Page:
District Math Training & Plans for Graphing - Down River Resources | Your Elementary Math Guide

District Math Training & Plans for Graphing

Howdy, friends.

On Monday, August 18, 2014, I began my seventh school year as an elementary school teacher (eleventh year in education). It is amazing how quickly the years add up and now how they start meshing together in my memory. I still have a way to remember what grade a former student should be in for the new academic year and how their smiles change with new or lost teeth. While I have been preparing my classroom for a new bunch of buckaroos, I have been responsible for three training sessions this week. I will highlight the first training today.

I was responsible on Monday for delivering a staff development workshop for the Division of Academic's Math Department for my district. I was so fortunate to work alongside about 24 of the brightest kindergarten teachers in the district's family. My mission for the day with my peers was to walk them through the Texas Essential Knowledge and Skills standards (TEKS) that were revised in 2012 and will be implemented this year. As we looked at the TEKS, we perused the new textbook adoption, Pearson enVision MATH 2.0. This will be our first year using this resource. We also looked how we meet the TEKS using the Pearson text according to our district's curriculum documents. WOW! After typing all of that, I realize how much that is!

The day flew by! There was time to look through the TEKS and textbook and even begin planning our first week in kindergarten teaching real-object graphs (K.8BC). I shared with the teachers how to incorporate a graph per week in their classes. I shared with them how five minutes a day can help students delve into data analysis. We also talked about backwards design and how it can be used in a graphing unit. I will share more on this next week!

As we studied the various resources, we built a bar graph together. Each group talked to their team about the more useful district curriculum document for planning. Below, you will see a graphic organizer for a math subunit. This document allows teachers to see what the focus and supporting standards are for our subunit while integrating the English Language Proficiency Standards (ELPS--strategies we use to assist all students, especially our English Language Learners).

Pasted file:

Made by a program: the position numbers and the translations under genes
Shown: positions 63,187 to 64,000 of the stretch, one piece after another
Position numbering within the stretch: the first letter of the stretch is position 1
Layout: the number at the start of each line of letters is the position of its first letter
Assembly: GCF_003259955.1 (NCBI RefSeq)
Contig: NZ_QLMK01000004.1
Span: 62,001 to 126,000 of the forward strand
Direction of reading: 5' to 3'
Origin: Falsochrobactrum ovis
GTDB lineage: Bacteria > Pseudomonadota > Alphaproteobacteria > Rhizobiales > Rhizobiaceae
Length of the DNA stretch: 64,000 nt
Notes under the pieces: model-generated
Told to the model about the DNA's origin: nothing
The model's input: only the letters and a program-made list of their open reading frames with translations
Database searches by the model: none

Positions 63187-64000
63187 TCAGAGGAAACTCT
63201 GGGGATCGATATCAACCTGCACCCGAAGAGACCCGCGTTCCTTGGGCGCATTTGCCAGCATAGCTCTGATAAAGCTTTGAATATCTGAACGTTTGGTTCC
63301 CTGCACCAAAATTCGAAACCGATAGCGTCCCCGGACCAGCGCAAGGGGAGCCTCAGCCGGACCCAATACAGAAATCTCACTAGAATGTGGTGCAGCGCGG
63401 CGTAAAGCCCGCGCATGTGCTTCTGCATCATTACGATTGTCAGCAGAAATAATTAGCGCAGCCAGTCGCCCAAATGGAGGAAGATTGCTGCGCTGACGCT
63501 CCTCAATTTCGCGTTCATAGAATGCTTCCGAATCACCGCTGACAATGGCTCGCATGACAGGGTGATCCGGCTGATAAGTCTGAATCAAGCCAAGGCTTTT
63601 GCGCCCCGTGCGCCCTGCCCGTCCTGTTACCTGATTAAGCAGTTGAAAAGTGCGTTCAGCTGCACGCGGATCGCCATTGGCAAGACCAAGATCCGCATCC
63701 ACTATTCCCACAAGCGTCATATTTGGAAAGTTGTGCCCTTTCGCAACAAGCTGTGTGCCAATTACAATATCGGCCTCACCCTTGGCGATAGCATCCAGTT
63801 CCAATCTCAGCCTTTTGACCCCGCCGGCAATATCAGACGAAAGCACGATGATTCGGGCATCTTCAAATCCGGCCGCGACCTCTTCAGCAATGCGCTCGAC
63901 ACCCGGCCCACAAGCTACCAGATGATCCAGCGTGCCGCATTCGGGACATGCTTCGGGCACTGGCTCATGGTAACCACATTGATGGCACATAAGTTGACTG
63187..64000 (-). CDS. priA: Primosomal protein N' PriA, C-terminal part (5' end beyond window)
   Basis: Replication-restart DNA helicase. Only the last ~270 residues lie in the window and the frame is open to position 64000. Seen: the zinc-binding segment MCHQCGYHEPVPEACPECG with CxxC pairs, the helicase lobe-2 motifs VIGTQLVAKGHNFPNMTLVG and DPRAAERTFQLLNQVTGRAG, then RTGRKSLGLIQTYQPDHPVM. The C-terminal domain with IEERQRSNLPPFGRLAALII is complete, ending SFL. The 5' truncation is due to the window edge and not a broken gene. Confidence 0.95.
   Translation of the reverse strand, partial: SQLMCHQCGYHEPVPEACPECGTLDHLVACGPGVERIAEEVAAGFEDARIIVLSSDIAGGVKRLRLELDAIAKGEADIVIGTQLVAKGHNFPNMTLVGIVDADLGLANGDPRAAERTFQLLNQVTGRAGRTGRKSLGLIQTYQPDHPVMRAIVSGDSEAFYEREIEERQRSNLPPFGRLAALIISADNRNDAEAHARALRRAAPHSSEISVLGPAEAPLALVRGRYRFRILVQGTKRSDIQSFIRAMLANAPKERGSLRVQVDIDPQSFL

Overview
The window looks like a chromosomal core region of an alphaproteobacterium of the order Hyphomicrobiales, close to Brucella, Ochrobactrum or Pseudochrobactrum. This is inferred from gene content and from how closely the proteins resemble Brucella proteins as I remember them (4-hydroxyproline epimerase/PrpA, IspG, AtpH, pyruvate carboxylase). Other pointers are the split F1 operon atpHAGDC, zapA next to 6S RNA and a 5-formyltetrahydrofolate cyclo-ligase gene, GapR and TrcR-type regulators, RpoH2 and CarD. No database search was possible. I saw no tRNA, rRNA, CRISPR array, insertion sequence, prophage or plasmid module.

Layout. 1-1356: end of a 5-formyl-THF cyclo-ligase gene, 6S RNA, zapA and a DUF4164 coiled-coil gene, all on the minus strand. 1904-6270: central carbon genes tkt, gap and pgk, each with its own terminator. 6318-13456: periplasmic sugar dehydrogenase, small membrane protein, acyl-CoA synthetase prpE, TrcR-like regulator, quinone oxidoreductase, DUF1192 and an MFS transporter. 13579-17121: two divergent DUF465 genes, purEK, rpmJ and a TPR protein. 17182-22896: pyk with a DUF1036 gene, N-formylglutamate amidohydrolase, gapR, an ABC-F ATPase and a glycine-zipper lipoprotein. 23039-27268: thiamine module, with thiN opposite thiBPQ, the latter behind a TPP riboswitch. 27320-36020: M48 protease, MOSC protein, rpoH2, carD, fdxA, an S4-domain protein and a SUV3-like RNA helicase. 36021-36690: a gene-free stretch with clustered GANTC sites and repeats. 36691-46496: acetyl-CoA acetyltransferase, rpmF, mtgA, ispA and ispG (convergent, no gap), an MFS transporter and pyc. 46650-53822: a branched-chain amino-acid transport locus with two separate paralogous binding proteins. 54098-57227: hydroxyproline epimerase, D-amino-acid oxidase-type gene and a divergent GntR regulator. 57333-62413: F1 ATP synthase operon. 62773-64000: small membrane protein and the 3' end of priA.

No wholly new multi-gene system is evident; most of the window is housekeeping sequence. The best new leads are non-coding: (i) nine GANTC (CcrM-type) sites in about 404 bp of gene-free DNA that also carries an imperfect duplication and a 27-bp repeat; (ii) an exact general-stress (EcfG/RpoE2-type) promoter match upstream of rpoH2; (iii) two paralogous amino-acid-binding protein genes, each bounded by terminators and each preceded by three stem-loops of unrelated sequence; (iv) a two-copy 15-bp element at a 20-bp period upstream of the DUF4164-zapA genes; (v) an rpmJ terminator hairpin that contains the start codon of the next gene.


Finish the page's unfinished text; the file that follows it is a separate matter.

Graphic Organizer- District Curriculum Document
Below, you will see the Clarifying Document. This document allows teachers to plan the subunit using big ideas, essential questions, and academic vocabulary. It address the content knowledge teachers need to have to understand the concept and possible misconceptions students may have so they can be address in the context of the subunit.
Clarifying Document- District Curriculum Document (They usually come without the creases!)
After the table team discussed the documents and their purposes in lesson planning, each person was asked to vote on their favorite document. I handed out one Post-It note per teacher. Each group came up to the graph with their notes. One by one, each teacher used a sentence stem to make their selection. I modeled how this would look and sound like in my kindergarten classroom.
Teachers chose their favorite curriculum document.
I said, "Alight, everyone listen as Sarah tells us what her favorite document is." Sarah tells the group. If she uses a complete sentence, I leave her alone and thank her. If she just says the word, I tell her: "Sarah, will you please use a complete sentence to answer the question? My favorite document is...?" Then, Sarah continues. If she does this correctly, I give her specific praise: "Sarah, you did an excellent job telling us your choice using a complete sentence."
As the table groups come up to the graph, I think aloud as a mathematician. I say, "Oh, I notice that there are a lot of teachers selecting the category of..."
We finished this graphing model and I was able to see that the clarifying document is the most useful tool for the 24 kindergarten teachers at the training. On Thursday, I will be doing a similar training for a group of fourth grade teachers. I look forward to reporting the results and seeing if this trend continues or if it differs in other grade levels.
Happy Graphing!

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